This morning, acting this time under the official pretext of clearing barricades and restoring government order and control, ethnically Kyrgyz troops from the government of Kyrgyzstan beat two dozen ethnically Uzbek civilians in southern Kyrgyzstan, killing two. NY Times:
Over the weekend, Kyrgyz troops removed the barricades, which residents had built during four days of ethnic violence that started June 10. At dawn on Monday, security forces began a house-to-house sweep of the area, the Uzbek village of Nariman, demanding information about a Kyrgyz police official who was killed there earlier this month.
Witnesses said the troops kicked men and severely beat them with rifle butts during interrogations. One died of a gunshot wound, another died later of his injuries, and 25 were hospitalized, said Telman A. Badalov, a supervising doctor in the local hospital.
Regional officials at first denied that there were any casualties, but at a news conference later in the day, they acknowledged that two residents had been killed and 23 wounded, saying that troops had opened fire because they faced armed resistance and that their actions were justified. A law enforcement official told the Interfax news service that seven men were arrested on suspicion of being “hired snipers.”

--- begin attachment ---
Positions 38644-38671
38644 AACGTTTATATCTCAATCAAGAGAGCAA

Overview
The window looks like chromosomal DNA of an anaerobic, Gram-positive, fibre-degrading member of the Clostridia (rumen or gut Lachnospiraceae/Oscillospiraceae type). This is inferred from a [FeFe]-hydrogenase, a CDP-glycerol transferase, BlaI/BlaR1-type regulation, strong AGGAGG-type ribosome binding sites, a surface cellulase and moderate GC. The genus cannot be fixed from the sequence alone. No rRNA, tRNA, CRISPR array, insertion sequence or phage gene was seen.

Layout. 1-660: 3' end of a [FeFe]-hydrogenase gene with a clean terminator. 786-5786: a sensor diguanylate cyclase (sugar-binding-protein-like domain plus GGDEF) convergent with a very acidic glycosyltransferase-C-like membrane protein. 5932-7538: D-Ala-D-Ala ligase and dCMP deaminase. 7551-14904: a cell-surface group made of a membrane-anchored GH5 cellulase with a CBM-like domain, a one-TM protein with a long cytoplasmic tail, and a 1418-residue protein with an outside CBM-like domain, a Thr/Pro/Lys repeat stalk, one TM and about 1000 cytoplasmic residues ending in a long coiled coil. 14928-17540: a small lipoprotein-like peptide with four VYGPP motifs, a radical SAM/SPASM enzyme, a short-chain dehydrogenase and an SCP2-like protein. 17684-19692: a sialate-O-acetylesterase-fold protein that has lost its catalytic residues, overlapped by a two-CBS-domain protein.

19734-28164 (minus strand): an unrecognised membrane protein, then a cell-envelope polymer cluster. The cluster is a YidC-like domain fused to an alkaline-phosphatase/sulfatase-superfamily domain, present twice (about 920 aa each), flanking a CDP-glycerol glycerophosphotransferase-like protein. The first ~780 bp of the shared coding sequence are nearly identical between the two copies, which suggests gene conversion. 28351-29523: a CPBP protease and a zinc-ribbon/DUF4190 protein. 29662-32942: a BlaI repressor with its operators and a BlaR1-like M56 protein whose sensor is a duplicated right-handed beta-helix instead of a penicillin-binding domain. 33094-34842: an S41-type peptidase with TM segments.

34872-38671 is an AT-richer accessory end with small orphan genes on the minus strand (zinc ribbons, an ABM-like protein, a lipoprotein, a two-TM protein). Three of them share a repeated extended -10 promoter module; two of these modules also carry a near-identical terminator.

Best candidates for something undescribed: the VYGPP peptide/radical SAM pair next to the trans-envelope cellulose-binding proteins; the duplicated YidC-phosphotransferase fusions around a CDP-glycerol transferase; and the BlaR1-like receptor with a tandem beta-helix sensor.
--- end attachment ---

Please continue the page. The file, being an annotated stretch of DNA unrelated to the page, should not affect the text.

But the list of confiscated weapons released by the Osh regional superintendent’s office — two grenades, 40 rifle cartridges and two Molotov cocktails — included no firearms.
The attacks today, which many eyewitnesses said were unprovoked and unwarranted, confirmed the fears expressed this weekend that there was a heightened risk for Uzbek civilians and that they could not trust either the government or the military. In the initial wave of violence and killings, eyewitnesses saw and recorded troops assisting rioters and attacking civilians, and so the remaining Uzbek civilians in several cities, towns, and villages tried to barricade their neighborhoods against these incursions, which led to the raid this morning.
Meanwhile, the provisional government insisted there was no reason to delay a vote scheduled for this coming Saturday on a new constitution for the country, despite internal and international displacement of as many as 200,000 refugee Uzbek Kyrgyzstanis. (Pictured below is one of the families that fled one Kyrgyzstani city to neighboring Uzbekistan, though most refugees are in camps within the borders.) Uzbeks represent 15% of Kyrgyzstan’s population, but they are mostly concentrated in the South, where the violence has occurred against them in recent weeks.
This post originally appeared on Starboard Broadside.